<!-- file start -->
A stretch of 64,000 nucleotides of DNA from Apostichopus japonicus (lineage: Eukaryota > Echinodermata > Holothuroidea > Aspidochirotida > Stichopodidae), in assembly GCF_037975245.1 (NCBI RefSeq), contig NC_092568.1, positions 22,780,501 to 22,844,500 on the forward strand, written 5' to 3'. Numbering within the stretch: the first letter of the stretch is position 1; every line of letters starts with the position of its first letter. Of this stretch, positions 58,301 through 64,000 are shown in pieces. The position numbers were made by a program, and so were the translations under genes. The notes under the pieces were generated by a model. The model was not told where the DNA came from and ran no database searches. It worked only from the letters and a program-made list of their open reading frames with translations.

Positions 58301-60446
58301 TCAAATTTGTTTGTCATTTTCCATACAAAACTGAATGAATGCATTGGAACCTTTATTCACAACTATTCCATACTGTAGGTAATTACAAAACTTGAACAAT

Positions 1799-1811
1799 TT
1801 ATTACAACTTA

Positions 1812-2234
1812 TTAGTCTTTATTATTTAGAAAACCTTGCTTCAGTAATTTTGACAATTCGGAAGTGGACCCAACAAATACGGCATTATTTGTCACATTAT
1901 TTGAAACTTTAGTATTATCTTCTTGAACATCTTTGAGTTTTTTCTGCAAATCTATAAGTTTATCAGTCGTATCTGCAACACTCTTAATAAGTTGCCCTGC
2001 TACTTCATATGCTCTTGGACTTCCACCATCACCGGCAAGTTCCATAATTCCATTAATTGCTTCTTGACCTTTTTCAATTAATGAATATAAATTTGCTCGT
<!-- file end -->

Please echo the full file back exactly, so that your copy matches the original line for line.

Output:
A stretch of 64,000 nucleotides of DNA from Apostichopus japonicus (lineage: Eukaryota > Echinodermata > Holothuroidea > Aspidochirotida > Stichopodidae), in assembly GCF_037975245.1 (NCBI RefSeq), contig NC_092568.1, positions 22,780,501 to 22,844,500 on the forward strand, written 5' to 3'. Numbering within the stretch: the first letter of the stretch is position 1; every line of letters starts with the position of its first letter. Of this stretch, positions 58,301 through 64,000 are shown in pieces. The position numbers were made by a program, and so were the translations under genes. The notes under the pieces were generated by a model. The model was not told where the DNA came from and ran no database searches. It worked only from the letters and a program-made list of their open reading frames with translations.

Positions 58301-60446
58301 TCAAATTTGTTTGTCATTTTCCATACAAAACTGAATGAATGCATTGGAACCTTTATTCACAACTATTCCATACTGTAGGTAATTACAAAACTTGAACAAT

Positions 1799-1811
1799 TT
1801 ATTACAACTTA

Positions 1812-2234
1812 TTAGTCTTTATTATTTAGAAAACCTTGCTTCAGTAATTTTGACAATTCGGAAGTGGACCCAACAAATACGGCATTATTTGTCACATTAT
1901 TTGAAACTTTAGTATTATCTTCTTGAACATCTTTGAGTTTTTTCTGCAAATCTATAAGTTTATCAGTCGTATCTGCAACACTCTTAATAAGTTGCCCTGC
2001 TACTTCATATGCTCTTGGACTTCCACCATCACCGGCAAGTTCCATAATTCCATTAATTGCTTCTTGACCTTTTTCAATTAATGAATATAAATTTGCTCGT